Who watched Sunday's England match on catch up? Of course you wouldn't have dared. Not only would you have missed out on the Monday morning banter/blues but it's now nearly impossible to avoid spoilers from Twitter, Facebook and YouTube.
Sport is certainly a dish best served live, but now we have live reality TV and talent shows playing 24/7 – and, more recently, nature shows have been trying to get in on the live TV act.
But what is it that draws us to live TV? The excitement of not knowing what’s going to happen next?
Or perhaps it’s increasingly about being involved in the show in real time; playing along with The Million Pound Drop Live, abusing X Factor contestants on Twitter or feeding David Dimbleby intelligent questions on Question Time.
However, when you don’t have 90 minutes of guaranteed sports action, you can run into difficulties, as experienced by Planet Earth Live.
The power to broadcast live now extends far beyond broadcasters to anyone who has a laptop, video camera and internet connection and brands are getting in on the act.
Red Bull, the modern masters of content, have recognised the visceral power of live, especially in their domain of action sports, and have a dedicated ‘live’ channel on Redbull.tv.The next live event is in 1 day, 22 hours, 59minutes and 29..28…27 seconds…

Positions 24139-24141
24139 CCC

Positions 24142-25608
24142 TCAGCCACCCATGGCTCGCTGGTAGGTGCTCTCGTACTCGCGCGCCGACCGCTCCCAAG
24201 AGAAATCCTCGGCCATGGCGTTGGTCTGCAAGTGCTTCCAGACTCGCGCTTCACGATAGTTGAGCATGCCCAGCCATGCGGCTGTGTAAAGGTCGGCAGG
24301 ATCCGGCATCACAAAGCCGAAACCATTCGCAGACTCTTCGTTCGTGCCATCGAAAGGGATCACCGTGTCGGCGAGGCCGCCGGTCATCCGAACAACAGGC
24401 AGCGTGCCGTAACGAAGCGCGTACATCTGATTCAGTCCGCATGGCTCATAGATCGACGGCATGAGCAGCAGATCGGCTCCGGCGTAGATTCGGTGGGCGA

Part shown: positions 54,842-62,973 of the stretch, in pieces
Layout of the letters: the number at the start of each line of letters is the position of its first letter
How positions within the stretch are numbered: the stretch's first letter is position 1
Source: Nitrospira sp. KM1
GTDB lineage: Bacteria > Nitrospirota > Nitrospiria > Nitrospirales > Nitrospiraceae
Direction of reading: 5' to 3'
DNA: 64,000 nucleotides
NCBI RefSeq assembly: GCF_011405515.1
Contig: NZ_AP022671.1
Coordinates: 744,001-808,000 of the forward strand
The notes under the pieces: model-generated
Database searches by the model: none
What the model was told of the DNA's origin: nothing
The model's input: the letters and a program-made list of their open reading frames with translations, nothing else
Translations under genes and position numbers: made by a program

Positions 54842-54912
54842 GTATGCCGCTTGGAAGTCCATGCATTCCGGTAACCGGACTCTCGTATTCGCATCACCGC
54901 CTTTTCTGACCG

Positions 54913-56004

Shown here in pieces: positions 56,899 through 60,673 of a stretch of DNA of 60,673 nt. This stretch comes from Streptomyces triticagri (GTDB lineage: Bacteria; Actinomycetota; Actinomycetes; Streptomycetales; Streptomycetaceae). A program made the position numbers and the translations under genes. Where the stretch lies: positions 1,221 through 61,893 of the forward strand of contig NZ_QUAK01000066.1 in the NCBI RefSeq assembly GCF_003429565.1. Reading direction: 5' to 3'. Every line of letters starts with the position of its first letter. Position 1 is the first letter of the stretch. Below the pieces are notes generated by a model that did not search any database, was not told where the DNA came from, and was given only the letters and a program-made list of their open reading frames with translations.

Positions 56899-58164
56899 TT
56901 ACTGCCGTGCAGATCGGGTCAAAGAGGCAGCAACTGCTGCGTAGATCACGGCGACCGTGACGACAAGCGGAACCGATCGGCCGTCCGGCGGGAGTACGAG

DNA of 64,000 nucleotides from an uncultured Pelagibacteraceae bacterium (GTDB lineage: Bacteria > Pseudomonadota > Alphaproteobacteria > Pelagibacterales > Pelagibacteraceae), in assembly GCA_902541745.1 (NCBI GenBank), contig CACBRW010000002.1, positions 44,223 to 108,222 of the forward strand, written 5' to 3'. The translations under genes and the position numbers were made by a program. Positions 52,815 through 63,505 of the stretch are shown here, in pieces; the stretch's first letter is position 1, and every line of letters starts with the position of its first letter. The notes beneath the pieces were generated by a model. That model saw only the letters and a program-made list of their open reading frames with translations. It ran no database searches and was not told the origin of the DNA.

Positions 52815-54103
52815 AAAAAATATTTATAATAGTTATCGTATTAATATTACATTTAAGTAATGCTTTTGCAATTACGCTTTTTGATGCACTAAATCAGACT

Littlewoods have just posted three figure sales increases following their own live TV debut on Facebook. They created an hour-long live show featuring the now slightly nostalgic feeling Laurence Llewellyn-Bowen, which was watched live by 4,000 people.
The YouTube views are pretty low but the 292% jump in sales is impressive, aided by the ‘click to buy’ feature within the footage.
Littlewoods have suffered the nature documentary makers’ challenge of sustaining entertaining live action. Despite Laurence’s characteristically energetic presentation, you are still left with the sensation that you’re watching a bunch of Littlewoods floor walkers trapped in a well-furnished warehouse eagerly waiting to pounce on your humble texts for entertainment.
Certainly live content has a lot of potential for brands, but the key is to have a clear narrative and game plan, as you would for any show. This will help keep people gripped about what’s coming next and create opportunities for the audience to get involved.
What do you think? Is live TV only viable for sporting events and game shows? Or with the right planning and idea can any format be made to work live?
Let me know what you think in the comments below.
Kath Hipwell, Planning Director